Clocks will return to Ontario soon and politician hopes it will be for the last time


Daylight saving time for 2021 is about to end and Ontarians will have to turn back the clock, but a politician is hoping it will be for one of the last times.

The time will change in Ontario at 2 a.m. on November 7, marking the end of daylight saving time and bringing darker evenings.

At the end of daylight saving time, the sun will set in Toronto at 4:59 p.m.

Almost a year ago, Ontario adopted law which would end the biannual clock change, making daylight saving time permanent in the province. This means that residents will be able to enjoy more sun on winter evenings, but it will remain dark in the morning until nearly 9 a.m. in December.

But there was a big catch. The law comes into force only if Quebec and New York agree to do the same.

“We’re getting closer,” Jeremy Roberts, MPP for Ottawa West – Nepean, told CTV News Toronto on Tuesday. “I don’t think I will be able to do anything in time for back to school this year, but maybe in time for the spring of next year.”

He said he saw “promising signs” that Quebec would be open to switching to permanent daylight saving time.

Earlier this week, I sent a letter to New York State Governor Hochul urging him to pass new legislation to make daylight saving time permanent all year round.

I’m hopeful that this year’s back-to-school will be the last time Ontarians have to change their clocks. #StopTheClock

– Jeremy Roberts (@JR_Ottawa)
October 1, 2021

“Prime Minister François Legault was asked about this at a press conference and he said he was open to the idea,” said Roberts. “So we keep pushing on this.”

Regarding New York, Roberts said he was less successful with the idea and admits the state will be the biggest obstacle to Ontario’s elimination of the time change practice.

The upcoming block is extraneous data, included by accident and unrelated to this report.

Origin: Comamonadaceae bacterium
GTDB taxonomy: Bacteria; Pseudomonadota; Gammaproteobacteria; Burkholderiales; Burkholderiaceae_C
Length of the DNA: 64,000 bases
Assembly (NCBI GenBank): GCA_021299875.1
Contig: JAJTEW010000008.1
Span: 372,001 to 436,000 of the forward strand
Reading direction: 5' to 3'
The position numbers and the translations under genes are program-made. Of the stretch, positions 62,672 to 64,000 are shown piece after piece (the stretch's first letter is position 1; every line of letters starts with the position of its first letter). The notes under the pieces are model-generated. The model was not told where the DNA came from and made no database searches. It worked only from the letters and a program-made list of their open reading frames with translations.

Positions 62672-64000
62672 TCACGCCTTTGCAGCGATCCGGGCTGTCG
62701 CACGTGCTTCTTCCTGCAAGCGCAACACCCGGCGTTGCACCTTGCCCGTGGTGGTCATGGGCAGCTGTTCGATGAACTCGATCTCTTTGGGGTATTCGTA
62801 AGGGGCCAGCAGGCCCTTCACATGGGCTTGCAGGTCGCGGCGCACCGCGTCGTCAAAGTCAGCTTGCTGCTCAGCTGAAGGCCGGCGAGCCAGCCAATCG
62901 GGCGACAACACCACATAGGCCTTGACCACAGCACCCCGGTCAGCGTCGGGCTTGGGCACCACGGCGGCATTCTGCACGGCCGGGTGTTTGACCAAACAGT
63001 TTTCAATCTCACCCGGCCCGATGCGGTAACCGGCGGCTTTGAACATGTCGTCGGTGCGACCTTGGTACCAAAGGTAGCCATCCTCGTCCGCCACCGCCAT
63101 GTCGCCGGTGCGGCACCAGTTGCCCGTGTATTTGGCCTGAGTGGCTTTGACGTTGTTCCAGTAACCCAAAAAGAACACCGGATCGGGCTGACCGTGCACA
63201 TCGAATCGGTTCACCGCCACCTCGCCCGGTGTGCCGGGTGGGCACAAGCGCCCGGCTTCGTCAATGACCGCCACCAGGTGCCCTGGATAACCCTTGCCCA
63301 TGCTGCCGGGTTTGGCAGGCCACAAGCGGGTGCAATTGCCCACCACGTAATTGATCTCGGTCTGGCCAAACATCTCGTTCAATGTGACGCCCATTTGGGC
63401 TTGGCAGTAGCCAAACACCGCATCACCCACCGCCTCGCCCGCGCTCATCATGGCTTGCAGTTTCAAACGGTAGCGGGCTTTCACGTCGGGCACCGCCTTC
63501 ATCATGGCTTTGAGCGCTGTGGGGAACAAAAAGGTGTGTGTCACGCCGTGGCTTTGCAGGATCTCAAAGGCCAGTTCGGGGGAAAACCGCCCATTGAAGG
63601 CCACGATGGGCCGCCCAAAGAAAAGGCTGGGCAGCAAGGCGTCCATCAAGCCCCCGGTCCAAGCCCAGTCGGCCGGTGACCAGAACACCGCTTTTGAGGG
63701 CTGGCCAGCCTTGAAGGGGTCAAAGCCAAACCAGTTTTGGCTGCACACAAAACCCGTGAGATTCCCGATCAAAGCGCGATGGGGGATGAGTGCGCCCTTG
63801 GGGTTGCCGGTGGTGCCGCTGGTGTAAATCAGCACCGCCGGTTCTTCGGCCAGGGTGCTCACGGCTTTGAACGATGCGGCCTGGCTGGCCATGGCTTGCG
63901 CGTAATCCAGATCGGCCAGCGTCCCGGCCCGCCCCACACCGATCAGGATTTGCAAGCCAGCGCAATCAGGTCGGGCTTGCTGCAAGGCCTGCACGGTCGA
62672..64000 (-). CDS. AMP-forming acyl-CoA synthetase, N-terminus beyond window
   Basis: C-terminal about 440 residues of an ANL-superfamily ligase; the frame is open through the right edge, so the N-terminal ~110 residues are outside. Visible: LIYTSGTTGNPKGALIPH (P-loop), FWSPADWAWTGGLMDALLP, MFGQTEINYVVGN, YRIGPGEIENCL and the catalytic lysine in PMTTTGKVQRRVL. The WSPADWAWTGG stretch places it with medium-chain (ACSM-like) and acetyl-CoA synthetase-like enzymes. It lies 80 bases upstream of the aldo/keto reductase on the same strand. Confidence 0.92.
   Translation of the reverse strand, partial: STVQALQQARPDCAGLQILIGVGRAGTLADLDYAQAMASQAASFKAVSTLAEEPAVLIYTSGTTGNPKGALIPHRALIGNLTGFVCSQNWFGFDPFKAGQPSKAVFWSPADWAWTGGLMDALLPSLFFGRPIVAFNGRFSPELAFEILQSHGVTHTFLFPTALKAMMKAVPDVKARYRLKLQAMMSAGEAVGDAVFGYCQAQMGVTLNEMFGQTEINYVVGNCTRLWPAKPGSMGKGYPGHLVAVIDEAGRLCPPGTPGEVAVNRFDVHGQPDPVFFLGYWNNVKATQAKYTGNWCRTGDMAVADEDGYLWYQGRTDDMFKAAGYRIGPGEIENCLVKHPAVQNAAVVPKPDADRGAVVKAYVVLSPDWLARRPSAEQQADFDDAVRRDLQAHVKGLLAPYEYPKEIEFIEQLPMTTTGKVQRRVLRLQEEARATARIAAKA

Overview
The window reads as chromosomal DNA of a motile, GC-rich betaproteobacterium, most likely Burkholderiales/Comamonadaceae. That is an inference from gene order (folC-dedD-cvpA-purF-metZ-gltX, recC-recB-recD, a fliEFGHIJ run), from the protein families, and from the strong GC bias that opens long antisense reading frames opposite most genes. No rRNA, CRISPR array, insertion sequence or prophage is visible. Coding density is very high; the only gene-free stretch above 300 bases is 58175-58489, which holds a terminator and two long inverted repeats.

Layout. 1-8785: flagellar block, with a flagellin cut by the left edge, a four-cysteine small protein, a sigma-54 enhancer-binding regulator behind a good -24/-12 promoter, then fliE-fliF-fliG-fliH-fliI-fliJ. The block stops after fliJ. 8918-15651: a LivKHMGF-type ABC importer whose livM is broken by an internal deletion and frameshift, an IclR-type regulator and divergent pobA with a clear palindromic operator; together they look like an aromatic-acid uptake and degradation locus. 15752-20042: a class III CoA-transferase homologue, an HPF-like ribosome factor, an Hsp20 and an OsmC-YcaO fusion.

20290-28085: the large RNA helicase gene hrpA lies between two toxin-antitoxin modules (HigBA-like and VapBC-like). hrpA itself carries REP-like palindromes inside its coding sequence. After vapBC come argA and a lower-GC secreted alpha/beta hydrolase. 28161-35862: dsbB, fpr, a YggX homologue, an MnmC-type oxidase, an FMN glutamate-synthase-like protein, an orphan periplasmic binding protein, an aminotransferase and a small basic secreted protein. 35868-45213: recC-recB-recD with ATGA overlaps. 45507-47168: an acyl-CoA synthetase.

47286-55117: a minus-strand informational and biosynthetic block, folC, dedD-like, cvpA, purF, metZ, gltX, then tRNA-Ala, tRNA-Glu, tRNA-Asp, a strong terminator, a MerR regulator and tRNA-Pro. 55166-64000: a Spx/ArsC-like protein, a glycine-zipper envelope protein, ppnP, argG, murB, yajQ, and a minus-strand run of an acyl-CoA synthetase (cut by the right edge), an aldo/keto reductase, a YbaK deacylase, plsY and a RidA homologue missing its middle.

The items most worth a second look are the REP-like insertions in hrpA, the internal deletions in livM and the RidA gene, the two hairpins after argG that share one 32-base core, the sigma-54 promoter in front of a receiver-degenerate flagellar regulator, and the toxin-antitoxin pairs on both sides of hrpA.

“We haven’t heard from the governor of New York,” said Roberts. “But we understand that there is actually a state senator in New York who introduced a bill that would switch New York to permanent daylight saving time.”

Roberts said he always hated having to change clocks twice a year and that made him drowsy the following days.

According to experts, some people will experience a shock to their body’s internal clock when the time changes, much like the jet lag experienced after crossing time zones.

Research shows that disrupting the internal clock can lead to increased rates of heart attacks, strokes, weight gain, anxiety, and contribute to workplace injuries and car crashes.

Roberts added that one of the benefits of ending the biannual change includes promoting greater consumerism by giving residents more daylight hours at night.

Summer time started in Ontario in 1918.

Alberta results Tuesday referendum summer time all year round were released and a tiny majority of Albertans voted against the province’s adoption.

Fewer than 3,000 votes separated the “yes” and “no” camps, according to results published Tuesday morning on the show. Across the province, 50.2% of voters voted “no,” while 49.8% voted yes.

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